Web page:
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Sensors key in the fight against mosquitoes carrying West Nile fever

A 21st century approach to identifying disease-carrying mosquitoes in Europe, as climate change boosts their range.

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West Nile virus was first reported as circulating in Europe in the 1960s, and it has increased considerably in prevalence and spread all over Europe since then. According to the European Centre for Disease Prevention and Control (ECDC), as of 30 June 2023, the European Union (EU), European Economic Area (EEA) and EU-neighbouring countries have reported 1 340 people infected locally by West Nile virus, resulting in 104 deaths, in 2022. This is the highest reported number of locally acquired cases since the peak epidemic year, 2018. The ECDC Annual Epidemiological Report for 2021 indicated a total number of 4 856 malaria cases and 428 dengue cases reported in the EU/EEA. The majority of cases were travel-related, but some were reported as acquired in the EU. “The fact that endemic cases of malaria and dengue are being detected in the EU, associated with climate change that favours the ongoing colonisation of mosquitoes in EU countries, is a serious indicator that the number of cases will unfortunately increase in the future,” says João Encarnação, coordinator of the VECTRACK project. The project was hosted by Irideon a Spanish internet of things company. The accurate and timely monitoring and control of dangerous mosquito species is the key to preventing, and ultimately stopping, an outbreak. “Current monitoring methods rely entirely on manual work, which is very laborious, slow and expensive. These factors explain why, in the 21st century, mosquitoes are responsible for over 1 million deaths each year,” he notes.

Real-time data on mosquito populations

To bring technology to bear on the problem, VECTRACK developed an alternative to manual trap inspections. Traps, the current approach to monitoring, require technicians to collect the sample, which is taken to a lab for processing. If the lab is busy this can take days. In some cases this can mean that results come in 15 or 20 days after sample collection. As Encarnação explains, acquiring near ‘real-time’ mosquito data is critical to be able to make decisions and take action in less than 24 hours to prevent outbreaks. A mosquito population only needs a few days to begin virus transmission and initiate an outbreak. So any delay acquiring mosquito data, may push the situation beyond the point of prevention. “VECTRACK can give the end user the composition of mosquitoes in each trap, in near real-time.” This means that action can be taken instantly to protect local communities in hotspots. Alerts could be sent out, for example over the mobile phone network to tell people to be aware and to take precautions.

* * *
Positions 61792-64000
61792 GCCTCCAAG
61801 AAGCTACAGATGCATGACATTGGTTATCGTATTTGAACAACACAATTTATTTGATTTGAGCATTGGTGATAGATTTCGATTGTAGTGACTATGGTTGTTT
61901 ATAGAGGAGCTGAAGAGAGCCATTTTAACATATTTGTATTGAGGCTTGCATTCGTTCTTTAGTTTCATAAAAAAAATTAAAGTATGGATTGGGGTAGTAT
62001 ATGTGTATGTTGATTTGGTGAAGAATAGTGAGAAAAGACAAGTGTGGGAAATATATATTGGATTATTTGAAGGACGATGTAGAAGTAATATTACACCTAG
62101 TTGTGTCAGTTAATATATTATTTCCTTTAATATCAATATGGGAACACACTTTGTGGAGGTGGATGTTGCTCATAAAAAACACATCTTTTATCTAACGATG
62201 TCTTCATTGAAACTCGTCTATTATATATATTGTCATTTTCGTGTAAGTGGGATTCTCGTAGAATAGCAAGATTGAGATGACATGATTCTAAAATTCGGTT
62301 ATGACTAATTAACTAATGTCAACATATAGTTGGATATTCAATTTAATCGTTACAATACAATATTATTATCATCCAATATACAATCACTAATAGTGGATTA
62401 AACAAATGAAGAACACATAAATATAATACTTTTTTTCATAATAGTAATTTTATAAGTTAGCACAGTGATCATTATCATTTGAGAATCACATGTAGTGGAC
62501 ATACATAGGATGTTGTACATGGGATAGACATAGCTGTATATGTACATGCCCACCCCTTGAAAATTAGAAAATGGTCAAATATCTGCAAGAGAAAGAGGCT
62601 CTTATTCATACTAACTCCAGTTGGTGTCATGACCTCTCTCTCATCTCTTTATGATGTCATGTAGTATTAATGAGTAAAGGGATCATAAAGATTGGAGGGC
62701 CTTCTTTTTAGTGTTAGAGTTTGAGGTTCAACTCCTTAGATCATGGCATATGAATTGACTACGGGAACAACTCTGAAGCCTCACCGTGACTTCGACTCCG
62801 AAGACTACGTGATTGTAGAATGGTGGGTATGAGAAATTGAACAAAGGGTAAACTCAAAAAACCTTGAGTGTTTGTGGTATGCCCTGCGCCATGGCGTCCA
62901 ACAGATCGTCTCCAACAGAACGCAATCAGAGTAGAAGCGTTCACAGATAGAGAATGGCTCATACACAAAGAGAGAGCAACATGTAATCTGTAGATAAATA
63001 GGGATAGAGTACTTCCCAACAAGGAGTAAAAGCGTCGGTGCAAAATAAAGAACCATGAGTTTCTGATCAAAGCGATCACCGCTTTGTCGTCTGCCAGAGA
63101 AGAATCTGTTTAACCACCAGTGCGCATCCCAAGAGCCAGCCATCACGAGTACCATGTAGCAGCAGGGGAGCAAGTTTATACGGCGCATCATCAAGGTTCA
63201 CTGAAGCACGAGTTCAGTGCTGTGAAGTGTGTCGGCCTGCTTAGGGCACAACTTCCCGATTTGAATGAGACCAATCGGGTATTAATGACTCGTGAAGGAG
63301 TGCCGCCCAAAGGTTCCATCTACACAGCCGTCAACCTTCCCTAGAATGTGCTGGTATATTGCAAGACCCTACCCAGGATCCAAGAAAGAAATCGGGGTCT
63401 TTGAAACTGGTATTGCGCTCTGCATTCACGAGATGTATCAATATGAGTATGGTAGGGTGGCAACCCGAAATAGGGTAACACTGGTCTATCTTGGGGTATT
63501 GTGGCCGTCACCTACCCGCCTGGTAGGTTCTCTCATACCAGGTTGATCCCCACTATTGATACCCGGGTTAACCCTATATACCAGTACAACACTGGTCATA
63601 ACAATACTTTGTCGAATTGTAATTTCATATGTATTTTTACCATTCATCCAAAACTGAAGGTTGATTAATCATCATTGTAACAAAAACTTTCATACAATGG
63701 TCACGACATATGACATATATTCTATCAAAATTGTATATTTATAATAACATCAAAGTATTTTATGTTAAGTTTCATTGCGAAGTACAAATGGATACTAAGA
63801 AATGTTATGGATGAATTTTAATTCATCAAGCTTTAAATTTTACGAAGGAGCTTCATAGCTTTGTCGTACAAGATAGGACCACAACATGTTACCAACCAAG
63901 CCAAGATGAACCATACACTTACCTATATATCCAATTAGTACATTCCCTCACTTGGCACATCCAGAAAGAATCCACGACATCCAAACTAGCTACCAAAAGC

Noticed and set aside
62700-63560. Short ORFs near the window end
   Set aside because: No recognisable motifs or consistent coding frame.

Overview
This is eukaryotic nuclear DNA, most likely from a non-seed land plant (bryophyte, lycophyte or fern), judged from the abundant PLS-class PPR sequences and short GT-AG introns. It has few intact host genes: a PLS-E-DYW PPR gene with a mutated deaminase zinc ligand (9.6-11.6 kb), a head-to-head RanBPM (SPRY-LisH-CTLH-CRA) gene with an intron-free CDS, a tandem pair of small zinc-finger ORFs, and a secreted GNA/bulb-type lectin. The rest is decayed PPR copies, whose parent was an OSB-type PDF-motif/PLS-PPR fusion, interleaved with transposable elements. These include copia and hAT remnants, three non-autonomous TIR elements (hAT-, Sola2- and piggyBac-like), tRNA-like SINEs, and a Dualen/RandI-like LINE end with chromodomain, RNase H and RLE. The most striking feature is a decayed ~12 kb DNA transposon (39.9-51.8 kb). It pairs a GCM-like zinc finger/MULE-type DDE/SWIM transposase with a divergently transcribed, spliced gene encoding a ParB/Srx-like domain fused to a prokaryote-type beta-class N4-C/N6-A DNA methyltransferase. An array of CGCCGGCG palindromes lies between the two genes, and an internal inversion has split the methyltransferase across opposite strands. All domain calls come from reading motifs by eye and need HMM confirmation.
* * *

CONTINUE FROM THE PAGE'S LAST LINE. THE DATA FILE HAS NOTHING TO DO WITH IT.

Optoelectronic sensors to track mosquito vectors in hotspots

By using satellite imagery to identify likely habitats and meteorological data to estimate favourable climatic conditions, the team can place its state-of-the-art sensors where they can have most impact. The VECTRACK optoelectronic sensor is based on the principle of near-infrared light extinction. The sensor emits near-infrared light, that will illuminate the mosquito. The light blocked by the mosquito contains information related to the morphology and kinetics of flight of the mosquitoes, which is specific according to the sex, species and age of the insect. All these tools interconnect to provide a clear understanding of which mosquitoes are where, and what actions could be suggested to mitigate the risk of infection.

Public health experts verified the system across the EU and in Brazil

VECTRACK ran several pilots, mainly in different locations in Brazil, Portugal and Spain. The trials were conducted under real operational conditions and involved entomologists working for public health entities, that used the sensors autonomously. In all the trials, the average accuracy in automatic mosquito detection, count and identification (sex, species, age) was superior to 85 %. “All the professional entomologists involved in the pilots reported that VECTRACK is an effective and disruptive tool that will change the fight against mosquito-borne diseases forever,” Encarnação is proud to say. And justifiably proud, since overcoming the challenges was far from easy. Encarnação notes that many renowned entomologists and engineers doubted the sensors would be able to accurately tell the difference between an Aedes and a Culex mosquito under operational conditions. The imperative for mosquito monitoring and control to enable the battle against diseases such as malaria is now ubiquitous. Climate change means the spread of vector mosquitoes will mount northwards, into regions previously exempt. “We have been contacted by companies and entomologists from all over the world and are currently expanding the pilots in many more countries as a pre-commercial action that will lead to the kick-off of our business,” he adds.


VECTRACK, mosquito, West Nile fever, malaria, dengue, fever, Irideon, internet of things, sensors, mosquito monitoring

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